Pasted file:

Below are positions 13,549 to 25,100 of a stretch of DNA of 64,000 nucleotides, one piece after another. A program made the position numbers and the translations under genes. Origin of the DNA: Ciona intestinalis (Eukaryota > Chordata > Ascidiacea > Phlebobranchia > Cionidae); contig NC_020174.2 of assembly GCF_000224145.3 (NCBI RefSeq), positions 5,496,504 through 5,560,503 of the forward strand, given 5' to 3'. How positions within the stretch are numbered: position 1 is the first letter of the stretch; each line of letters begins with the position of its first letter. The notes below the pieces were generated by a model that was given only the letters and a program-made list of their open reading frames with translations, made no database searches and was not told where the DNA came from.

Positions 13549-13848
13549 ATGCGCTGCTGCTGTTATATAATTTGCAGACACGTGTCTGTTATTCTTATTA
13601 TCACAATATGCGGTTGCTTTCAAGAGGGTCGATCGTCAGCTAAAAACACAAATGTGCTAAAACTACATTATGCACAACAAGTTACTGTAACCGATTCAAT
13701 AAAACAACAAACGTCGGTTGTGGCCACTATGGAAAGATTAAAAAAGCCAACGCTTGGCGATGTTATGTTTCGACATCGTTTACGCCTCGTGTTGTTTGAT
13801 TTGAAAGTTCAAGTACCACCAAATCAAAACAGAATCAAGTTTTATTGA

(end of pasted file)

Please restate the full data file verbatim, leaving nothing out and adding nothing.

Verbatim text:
Below are positions 13,549 to 25,100 of a stretch of DNA of 64,000 nucleotides, one piece after another. A program made the position numbers and the translations under genes. Origin of the DNA: Ciona intestinalis (Eukaryota > Chordata > Ascidiacea > Phlebobranchia > Cionidae); contig NC_020174.2 of assembly GCF_000224145.3 (NCBI RefSeq), positions 5,496,504 through 5,560,503 of the forward strand, given 5' to 3'. How positions within the stretch are numbered: position 1 is the first letter of the stretch; each line of letters begins with the position of its first letter. The notes below the pieces were generated by a model that was given only the letters and a program-made list of their open reading frames with translations, made no database searches and was not told where the DNA came from.

Positions 13549-13848
13549 ATGCGCTGCTGCTGTTATATAATTTGCAGACACGTGTCTGTTATTCTTATTA
13601 TCACAATATGCGGTTGCTTTCAAGAGGGTCGATCGTCAGCTAAAAACACAAATGTGCTAAAACTACATTATGCACAACAAGTTACTGTAACCGATTCAAT
13701 AAAACAACAAACGTCGGTTGTGGCCACTATGGAAAGATTAAAAAAGCCAACGCTTGGCGATGTTATGTTTCGACATCGTTTACGCCTCGTGTTGTTTGAT
13801 TTGAAAGTTCAAGTACCACCAAATCAAAACAGAATCAAGTTTTATTGA